Andreae Prozesky gets the dirt on the St. John’s Farmers’ Market.
“In all of the cities I’ve lived in, going to the farmers’ market on Saturday morning was a major part of my week,” says Lori Greene, Director of Vendor Relations for the St. John’s Farmers’ Market. “We want to create a regular social opportunity for the community to gather and interact.” Sarah Hansen, the market’s Advertising and Media Coordinator, echoes the sentiment, saying, “I really believe that communities can always use another way to connect with each other.”
Aside from the presence of the odd truck in the desolate Churchill Square parking lot, our City of Supermarkets tends to keep its shoppers roofed-in and Muzak-sedated, and its veggies shipped from afar. Consumers looking for local produce have generally had to either invest in farm shares, drive out to one of the area’s farms, or grow their own damned salad.
But after the great success of a few trial markets held last year at the Masonic Temple, a committee has managed to get together enough interest, energy, and focus to plan out a weekly farmers’ market, and it’s almost ready to roll. It’s scheduled for most Saturdays of the summer and fall—from June 7th through November 29th. After looking at several venues, the Lions’ Club Chalet, behind the Curling Club, was chosen for proximity to the downtown, accessibility, ample parking, and indoor/outdoor flexibility should the weather turn ugly some Saturday.
Part of the appeal of a farmers’ market is the development of a direct relationship between producers and buyers. Says Greene, “First and foremost we are aiming to promote locally grown produce that comes from farms in and around the city. The connection between the farmer and the consumer is lost when you go through a third party, such as a chain store. Through the farmers’ market environment, we are looking to reestablish and preserve that connection.”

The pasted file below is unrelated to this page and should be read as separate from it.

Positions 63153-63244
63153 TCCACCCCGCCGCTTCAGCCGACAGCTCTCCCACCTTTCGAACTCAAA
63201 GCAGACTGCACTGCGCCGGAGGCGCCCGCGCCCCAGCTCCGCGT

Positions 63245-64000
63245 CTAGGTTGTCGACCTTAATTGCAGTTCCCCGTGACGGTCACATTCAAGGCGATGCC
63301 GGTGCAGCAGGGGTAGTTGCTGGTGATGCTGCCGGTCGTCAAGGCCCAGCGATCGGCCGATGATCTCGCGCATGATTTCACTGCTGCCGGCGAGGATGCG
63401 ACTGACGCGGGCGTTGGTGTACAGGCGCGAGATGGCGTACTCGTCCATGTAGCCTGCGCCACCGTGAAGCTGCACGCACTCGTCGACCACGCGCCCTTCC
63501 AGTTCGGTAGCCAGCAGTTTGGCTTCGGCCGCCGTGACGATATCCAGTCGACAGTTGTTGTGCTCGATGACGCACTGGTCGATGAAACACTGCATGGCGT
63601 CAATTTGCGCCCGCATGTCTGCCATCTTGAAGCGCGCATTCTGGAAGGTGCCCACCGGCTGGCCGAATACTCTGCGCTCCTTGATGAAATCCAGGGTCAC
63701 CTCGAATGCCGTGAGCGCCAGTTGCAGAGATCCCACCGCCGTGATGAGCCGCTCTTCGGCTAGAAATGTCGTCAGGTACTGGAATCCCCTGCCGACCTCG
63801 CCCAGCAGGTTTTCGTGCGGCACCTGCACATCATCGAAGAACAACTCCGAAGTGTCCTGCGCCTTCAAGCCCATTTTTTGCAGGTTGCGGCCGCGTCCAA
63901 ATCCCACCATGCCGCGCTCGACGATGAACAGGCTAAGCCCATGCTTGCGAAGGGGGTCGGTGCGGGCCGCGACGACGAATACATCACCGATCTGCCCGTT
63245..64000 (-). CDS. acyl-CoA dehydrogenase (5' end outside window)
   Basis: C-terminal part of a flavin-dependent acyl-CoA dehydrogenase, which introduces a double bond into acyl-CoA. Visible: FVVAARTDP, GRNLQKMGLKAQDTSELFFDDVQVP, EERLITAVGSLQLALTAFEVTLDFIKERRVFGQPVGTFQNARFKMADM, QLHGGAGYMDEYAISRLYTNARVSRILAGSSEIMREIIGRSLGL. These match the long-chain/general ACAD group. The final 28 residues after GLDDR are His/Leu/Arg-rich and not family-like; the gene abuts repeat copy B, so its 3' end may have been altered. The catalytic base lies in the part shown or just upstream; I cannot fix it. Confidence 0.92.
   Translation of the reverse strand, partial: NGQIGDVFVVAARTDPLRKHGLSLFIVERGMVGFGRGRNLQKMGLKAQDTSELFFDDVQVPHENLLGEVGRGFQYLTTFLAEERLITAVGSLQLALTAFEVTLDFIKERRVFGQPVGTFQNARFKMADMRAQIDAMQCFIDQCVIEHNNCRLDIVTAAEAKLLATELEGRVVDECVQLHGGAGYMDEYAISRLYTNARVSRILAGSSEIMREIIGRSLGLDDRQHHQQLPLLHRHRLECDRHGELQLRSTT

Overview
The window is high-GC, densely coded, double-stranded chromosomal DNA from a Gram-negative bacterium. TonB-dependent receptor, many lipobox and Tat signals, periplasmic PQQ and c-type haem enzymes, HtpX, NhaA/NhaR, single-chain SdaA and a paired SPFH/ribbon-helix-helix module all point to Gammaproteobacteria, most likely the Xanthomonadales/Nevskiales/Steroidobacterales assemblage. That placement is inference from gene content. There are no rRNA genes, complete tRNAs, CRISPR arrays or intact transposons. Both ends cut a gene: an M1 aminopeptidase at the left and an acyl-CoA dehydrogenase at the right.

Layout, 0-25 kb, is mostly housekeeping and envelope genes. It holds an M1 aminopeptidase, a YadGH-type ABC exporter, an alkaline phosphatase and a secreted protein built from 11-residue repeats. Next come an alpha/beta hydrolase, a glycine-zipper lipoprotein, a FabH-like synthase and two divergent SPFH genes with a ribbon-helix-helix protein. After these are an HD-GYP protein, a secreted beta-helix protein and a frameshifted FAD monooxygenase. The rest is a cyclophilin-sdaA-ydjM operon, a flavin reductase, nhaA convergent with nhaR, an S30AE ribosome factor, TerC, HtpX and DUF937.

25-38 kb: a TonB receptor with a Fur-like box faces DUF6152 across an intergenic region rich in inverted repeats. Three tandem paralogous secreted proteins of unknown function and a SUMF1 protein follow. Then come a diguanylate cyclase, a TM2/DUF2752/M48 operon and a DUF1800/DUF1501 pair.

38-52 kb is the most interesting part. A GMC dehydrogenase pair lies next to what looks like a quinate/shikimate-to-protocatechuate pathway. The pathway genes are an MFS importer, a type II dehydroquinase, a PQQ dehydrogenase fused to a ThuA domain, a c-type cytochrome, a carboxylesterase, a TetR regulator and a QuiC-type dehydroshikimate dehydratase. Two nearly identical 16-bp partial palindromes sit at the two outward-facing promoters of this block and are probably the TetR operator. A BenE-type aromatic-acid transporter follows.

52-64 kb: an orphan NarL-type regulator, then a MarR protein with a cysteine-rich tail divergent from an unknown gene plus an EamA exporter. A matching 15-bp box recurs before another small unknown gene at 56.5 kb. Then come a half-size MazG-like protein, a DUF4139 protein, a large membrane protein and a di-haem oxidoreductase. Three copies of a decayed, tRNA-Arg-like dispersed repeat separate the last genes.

Farmers won’t be the only ones tending booths. The current list of vendors includes artisans, artists, and craftspeople, as well as individuals preparing specialty foods (African, Italian, and Egyptian treats), baked goods, and breakfast items like smoothies and pancakes. “There will be such diversity of products,” Greene says. “People are encouraged to come, check out what the vendors are offering, have a coffee, take the kids to the playground behind [the venue], have some good food for lunch, and make it a part of their routine.”
The urban shopper isn’t always aware what sorts of things are available just around the corner from them, or that local farmers are producing ever more varied and high-quality vegetables, herbs, and meats. Greene wants the market experience to show the public “the benefits of supporting local agriculture and using locally produced food and products.”
Making the market exciting and kid-friendly has been a priority, and exposing children to the joys of local produce is a driving factor for Greene. “When I moved home, I missed [the farmers’ market] so much, and I was saddened by the thought that my daughter, Marlo, would grow up without it, so I was very motivated to get this going here in our wonderful city,” she explains.
When asked who benefits from farmers’ markets, Sarah Hansen replies with an enthusiastic “everyone!”
“Certainly,” adds Greene, “the vendors will benefit from the public purchasing their wares, but the public will definitely be the big winners here because we will have high quality produce, delicious food, and beautiful art on offer each week.” •
The first St. John’s Farmers’ Market happens Saturday, June 7th, 9 am-2 pm at the Lions’ Club Chalet, behind the Re/max Centre and Curling Club on Mayor Avenue (off Bonaventure). If you are a farmer and are interested in setting up a booth, please contact Lori at email@example.com. A complete list of market dates is available on the website, www.stjohnsfarmersmarket.com.